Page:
Preparation for Option D, Object-Oriented Programming in Java

Students going into the IB Computer Science programme, particularly if it’s HL, will benefit from an understanding of the basics of Java programming and the ability to code simple programs before class begins.

On of the best online courses I’ve found are by a guy called John Purcell from Cave of Programming. His Youtube Java course is here:

If you sign up on his site, then you get to discuss the course with other users and perhaps even ask John questions.

If you cover these lessons before you start the IB Computer Science course you will be very well prepared. As you can see they’re not very long. You will need to have an IDE installed. John uses Eclipse, which is certainly a good IDE, but most IB teachers tend to use Netbeans in class. My personal preference is IntelliJ.

These are the videos that have most relevance to the IB course. Those with asterisks are not directly examined but are useful for making working programs.

  • A Hello World Program (4:46)
  • Using Variables (7:53)
  • Strings: Working With Text (9:21)
  • While Loops (7:15)
  • For Loops (9:28)
  • If statements (12:26)
  • Getting User Input* (8:52)
  • Do … While (8:05)
  • Switch (6:52)
  • Arrays (9:46)
  • Arrays of Strings (8:39)
  • Multi-Dimensional Arrays (13:06)
  • Classes and Objects (11:44)
  • Methods (11:05)
  • Getters and Return Values (10:31)
  • Method Parameters (15:00)
  • Setters and “this” (10:57)
  • Constructors (10:18)
  • Static (and Final) (19:46)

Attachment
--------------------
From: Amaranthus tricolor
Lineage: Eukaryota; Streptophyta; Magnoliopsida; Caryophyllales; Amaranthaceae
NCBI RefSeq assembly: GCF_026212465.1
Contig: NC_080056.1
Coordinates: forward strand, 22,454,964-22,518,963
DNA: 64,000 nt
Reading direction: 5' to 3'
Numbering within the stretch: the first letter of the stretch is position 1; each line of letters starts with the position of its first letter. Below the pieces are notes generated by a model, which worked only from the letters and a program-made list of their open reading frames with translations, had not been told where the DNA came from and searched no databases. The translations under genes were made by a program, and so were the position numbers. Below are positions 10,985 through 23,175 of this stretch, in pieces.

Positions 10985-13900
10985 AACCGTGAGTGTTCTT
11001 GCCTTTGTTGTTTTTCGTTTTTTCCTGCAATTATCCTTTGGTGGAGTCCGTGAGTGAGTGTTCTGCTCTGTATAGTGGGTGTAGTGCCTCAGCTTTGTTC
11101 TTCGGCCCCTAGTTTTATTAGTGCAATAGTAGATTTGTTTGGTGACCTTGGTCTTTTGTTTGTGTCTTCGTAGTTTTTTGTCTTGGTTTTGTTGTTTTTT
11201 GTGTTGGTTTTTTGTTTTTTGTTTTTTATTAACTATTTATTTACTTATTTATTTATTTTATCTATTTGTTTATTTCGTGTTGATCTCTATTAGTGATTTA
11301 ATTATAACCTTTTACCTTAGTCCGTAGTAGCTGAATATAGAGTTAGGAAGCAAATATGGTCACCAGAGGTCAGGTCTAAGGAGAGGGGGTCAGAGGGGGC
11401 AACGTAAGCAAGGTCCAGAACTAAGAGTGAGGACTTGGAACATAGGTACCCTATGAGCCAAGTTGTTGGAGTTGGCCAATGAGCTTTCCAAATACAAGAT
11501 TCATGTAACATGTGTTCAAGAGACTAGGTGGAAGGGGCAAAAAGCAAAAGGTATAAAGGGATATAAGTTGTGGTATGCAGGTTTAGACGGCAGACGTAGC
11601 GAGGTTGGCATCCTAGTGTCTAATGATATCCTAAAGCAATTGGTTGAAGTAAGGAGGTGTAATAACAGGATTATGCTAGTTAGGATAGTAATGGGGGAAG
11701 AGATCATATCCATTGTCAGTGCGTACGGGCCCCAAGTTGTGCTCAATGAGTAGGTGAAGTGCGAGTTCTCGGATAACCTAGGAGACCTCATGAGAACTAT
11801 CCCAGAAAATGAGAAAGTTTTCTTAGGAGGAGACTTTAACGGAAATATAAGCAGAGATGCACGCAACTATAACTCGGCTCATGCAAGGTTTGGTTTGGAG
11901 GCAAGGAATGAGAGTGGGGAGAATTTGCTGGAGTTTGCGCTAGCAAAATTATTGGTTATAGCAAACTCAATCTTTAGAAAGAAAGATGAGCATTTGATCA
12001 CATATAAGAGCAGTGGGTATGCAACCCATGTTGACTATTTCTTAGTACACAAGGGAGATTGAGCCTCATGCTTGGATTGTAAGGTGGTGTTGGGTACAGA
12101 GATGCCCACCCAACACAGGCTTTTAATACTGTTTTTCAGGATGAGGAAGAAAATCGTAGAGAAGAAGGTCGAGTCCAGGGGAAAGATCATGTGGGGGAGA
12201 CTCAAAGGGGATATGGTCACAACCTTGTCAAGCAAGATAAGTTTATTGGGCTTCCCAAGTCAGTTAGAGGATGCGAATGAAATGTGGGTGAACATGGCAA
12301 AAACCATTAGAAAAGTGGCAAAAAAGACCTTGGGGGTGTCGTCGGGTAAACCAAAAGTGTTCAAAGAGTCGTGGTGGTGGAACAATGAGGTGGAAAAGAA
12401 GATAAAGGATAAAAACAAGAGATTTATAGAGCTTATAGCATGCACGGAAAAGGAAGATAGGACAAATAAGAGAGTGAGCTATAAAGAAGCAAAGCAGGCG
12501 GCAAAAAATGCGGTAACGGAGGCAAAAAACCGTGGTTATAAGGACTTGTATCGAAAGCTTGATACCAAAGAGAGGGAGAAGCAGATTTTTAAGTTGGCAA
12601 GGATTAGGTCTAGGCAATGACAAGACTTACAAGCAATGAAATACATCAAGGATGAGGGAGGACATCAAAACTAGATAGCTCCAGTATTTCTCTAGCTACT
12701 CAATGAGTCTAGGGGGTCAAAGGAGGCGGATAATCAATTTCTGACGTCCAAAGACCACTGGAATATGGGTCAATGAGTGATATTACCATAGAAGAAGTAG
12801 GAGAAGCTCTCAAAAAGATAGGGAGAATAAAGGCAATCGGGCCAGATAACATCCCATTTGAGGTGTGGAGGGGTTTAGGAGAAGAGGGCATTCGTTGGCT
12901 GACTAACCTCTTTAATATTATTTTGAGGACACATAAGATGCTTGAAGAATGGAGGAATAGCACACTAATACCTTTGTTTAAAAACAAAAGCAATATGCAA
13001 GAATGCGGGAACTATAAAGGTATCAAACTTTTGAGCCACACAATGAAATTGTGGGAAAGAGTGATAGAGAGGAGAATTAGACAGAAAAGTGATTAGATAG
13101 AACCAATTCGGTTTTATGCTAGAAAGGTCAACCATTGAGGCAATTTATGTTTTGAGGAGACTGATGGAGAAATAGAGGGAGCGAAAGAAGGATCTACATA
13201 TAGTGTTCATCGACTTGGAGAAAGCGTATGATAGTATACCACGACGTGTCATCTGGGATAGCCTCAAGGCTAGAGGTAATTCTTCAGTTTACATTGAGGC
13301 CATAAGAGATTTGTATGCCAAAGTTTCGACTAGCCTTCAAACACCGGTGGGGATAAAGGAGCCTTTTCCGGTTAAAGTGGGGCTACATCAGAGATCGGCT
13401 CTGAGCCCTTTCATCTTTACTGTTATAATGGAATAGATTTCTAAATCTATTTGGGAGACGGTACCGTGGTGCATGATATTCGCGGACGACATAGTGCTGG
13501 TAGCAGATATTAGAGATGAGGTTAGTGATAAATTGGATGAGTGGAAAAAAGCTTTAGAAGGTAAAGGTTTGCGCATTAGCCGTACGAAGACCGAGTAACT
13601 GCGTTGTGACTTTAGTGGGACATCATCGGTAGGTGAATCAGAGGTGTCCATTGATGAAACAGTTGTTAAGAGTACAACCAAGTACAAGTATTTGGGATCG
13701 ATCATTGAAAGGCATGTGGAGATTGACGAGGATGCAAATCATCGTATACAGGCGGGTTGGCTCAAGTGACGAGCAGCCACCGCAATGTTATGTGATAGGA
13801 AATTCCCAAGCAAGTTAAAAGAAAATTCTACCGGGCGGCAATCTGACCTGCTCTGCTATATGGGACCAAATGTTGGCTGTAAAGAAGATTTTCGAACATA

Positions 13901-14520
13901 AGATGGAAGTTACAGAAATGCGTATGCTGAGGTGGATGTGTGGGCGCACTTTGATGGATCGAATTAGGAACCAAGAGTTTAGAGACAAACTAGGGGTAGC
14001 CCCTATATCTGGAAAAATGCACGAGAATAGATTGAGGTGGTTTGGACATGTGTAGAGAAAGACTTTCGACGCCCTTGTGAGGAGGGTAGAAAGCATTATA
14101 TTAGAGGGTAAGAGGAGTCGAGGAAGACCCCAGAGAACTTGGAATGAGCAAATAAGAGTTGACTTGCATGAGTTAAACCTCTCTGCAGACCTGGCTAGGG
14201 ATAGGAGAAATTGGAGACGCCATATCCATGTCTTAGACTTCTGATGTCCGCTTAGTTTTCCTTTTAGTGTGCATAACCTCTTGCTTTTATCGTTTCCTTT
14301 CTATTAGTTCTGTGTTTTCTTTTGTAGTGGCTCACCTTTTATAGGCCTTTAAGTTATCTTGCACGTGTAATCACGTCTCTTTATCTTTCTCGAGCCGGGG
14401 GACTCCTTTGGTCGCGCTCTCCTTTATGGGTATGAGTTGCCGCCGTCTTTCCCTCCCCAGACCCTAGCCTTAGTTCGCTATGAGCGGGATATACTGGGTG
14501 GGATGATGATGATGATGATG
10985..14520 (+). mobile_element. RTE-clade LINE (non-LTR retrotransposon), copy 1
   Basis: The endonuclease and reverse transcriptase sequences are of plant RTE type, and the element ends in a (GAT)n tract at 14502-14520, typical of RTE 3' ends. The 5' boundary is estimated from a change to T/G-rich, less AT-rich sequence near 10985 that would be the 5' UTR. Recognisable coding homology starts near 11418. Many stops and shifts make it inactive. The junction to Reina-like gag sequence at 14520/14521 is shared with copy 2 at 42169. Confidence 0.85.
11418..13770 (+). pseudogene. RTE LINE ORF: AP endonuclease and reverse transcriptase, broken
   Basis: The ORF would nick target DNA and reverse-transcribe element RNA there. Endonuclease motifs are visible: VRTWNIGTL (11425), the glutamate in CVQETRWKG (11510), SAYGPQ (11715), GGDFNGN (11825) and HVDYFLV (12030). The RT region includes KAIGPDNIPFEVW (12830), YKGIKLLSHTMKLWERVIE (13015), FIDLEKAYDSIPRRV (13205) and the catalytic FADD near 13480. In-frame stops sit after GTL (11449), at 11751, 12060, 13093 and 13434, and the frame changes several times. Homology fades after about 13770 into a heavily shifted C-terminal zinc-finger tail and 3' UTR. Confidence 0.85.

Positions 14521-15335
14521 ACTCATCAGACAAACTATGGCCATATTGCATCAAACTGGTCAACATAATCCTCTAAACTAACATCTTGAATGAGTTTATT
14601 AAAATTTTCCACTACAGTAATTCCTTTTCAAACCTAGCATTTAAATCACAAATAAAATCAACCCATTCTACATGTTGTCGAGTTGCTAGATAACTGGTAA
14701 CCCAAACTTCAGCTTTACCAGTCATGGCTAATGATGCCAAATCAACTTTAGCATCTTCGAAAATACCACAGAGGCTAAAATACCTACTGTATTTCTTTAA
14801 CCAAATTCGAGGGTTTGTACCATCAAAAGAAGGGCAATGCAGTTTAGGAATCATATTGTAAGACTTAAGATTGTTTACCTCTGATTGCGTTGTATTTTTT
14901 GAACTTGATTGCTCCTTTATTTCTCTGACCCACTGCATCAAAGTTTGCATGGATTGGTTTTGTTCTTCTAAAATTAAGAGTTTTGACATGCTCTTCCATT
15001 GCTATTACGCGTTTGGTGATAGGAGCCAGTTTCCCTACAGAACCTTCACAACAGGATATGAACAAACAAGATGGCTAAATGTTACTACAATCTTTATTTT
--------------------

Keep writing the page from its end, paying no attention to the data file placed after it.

• String Builder and String Formatting* (19:43)
  • The toString Method (11:06)
  • Inheritance (14:09)
  • Public, Private, Protected (19:57)
  • Polymorphism (10:04)
  • Encapsulation and the API Docs (11:17)

Using JavaFX for your IB Computer Science IA

If you are comfortable using IntelliJ with/without Gradle or Maven then fine, but I find that sometimes these tools mask what is going on behind the scenes. For that reason, I often like to use a simple text editor for small projects. To get JavaFX working without a build manager, follow these simple instructions.

Download a version of JavaFX. I downloaded the Linux SDK (version 12) from here:

Unzip it to a place on your file system that you use to store java libraries. I just put mine in my home directory.

Create with the following code:

import javafx.application.Application;
import javafx.scene.Scene;
import javafx.scene.control.Label;
import javafx.stage.Stage;

public class Main extends Application {
    public void start(Stage stage) {
        Scene scene = new Scene(new Label("Foo"));

In order not to have to make changes to your CLASSPATH you can add arguments to the compiler and the JVM.

Compile with

javac --module-path ~/javafx-sdk-12.0.2/lib --add-modules javafx.controls

Run with

java --module-path ~/javafx-sdk-12.0.2/lib --add-modules javafx.controls Main

Other modules may be required as you use more features of JavaFX.